Much has been written about the loss of trust in management. These discussion almost always deal with the loss of ‘trust from below’ – i.e. trust by employees or subordinates of senior management.
What they don’t deal with is the loss of ‘trust from above’ – i.e. the loss of trust by the board and shareholders in management.
Causes for this include management:
- Setting expectations and failing to deliver.
- Saying things that are later demonstrated to be false.
- Withholding part of the ‘truth’.
- Only putting one side of the argument for an initiative proposed by management.
- Pursing initiatives that only management will personally benefit from (i.e. establishing KPIs when those KPIs are the basis of management’s remuneration.)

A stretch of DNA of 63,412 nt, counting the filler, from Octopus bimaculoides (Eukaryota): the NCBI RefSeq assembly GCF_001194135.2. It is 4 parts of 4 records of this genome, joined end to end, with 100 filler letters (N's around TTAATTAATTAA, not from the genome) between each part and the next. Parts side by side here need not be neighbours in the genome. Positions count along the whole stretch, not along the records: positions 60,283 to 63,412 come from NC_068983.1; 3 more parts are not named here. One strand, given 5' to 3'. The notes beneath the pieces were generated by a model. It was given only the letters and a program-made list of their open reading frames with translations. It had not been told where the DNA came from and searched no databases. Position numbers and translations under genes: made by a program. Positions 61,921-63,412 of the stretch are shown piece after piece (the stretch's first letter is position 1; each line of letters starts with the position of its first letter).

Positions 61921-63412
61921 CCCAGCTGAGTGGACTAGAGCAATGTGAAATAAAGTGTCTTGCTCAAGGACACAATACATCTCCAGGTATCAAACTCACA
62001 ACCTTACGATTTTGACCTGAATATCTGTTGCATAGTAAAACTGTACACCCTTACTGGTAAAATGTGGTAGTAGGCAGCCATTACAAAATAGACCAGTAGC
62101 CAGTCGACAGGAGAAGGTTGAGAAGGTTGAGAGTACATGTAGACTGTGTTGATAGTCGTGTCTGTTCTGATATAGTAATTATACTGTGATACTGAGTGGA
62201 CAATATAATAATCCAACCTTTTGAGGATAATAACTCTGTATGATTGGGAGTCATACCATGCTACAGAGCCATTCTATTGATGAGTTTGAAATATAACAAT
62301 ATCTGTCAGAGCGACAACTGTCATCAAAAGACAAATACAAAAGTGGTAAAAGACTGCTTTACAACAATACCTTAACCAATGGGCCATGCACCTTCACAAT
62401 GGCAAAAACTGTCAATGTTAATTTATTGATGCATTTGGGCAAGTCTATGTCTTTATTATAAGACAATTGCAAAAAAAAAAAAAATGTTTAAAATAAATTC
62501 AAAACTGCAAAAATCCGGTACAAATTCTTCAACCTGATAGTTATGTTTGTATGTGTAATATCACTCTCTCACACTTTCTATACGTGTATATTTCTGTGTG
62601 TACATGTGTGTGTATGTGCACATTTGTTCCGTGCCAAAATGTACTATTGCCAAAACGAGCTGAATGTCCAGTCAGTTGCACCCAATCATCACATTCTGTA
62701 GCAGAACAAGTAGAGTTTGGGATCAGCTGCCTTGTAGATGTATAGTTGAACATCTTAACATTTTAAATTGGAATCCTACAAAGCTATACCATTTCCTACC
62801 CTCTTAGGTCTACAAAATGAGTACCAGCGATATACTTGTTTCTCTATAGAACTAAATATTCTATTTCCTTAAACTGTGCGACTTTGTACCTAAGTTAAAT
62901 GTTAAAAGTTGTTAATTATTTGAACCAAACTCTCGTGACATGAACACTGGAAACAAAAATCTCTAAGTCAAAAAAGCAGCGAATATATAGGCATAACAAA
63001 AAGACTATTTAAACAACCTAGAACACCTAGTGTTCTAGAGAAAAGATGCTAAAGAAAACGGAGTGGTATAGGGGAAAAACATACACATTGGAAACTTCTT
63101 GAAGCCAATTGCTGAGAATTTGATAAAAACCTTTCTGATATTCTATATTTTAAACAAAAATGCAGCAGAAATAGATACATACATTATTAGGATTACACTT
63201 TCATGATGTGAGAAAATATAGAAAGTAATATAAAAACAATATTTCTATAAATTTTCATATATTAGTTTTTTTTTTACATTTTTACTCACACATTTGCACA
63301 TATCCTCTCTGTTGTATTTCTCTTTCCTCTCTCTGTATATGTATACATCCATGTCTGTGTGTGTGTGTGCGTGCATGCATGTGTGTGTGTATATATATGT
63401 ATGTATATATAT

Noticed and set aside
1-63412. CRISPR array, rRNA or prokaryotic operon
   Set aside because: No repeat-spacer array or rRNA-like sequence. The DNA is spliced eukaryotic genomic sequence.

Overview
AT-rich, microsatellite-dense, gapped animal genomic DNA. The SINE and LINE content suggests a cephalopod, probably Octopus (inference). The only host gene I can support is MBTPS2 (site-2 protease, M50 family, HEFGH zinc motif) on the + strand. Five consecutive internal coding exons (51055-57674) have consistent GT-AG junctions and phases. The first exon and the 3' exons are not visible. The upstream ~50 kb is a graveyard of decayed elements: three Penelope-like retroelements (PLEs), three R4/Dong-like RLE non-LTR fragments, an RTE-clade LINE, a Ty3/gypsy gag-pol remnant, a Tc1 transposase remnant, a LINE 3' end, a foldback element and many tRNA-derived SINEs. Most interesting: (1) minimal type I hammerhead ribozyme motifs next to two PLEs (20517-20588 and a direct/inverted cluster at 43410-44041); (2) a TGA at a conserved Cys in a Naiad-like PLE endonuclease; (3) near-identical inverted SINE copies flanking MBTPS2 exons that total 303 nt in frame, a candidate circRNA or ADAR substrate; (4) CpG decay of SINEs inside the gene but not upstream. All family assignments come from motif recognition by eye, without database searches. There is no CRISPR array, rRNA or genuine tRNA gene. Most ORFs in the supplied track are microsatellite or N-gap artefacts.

- Pursing personal gain ahead of corporate gain.
- Sabotaging initiatives that benefit shareholders ahead of management (e.g. golden parachutes, etc.).
- Promoting colleagues beyond their competency.
- Allowing risks and problems to remain unresolved beyond necessity.
- Hiding issues that later embarass or compromise the board.
- Hiding issues that later negatively impact company reputation or worth.
- Hiding issues that later increase risk or cost.
It is often the case that on some issues the ‘trust from below’ is incompatible with ‘trust from above’ and they conflict. Corporate and cultural tension is often caused when these two pressures are made public and both board and management are perceived as breaching faith (internal and external).
A difficult position to recover from.
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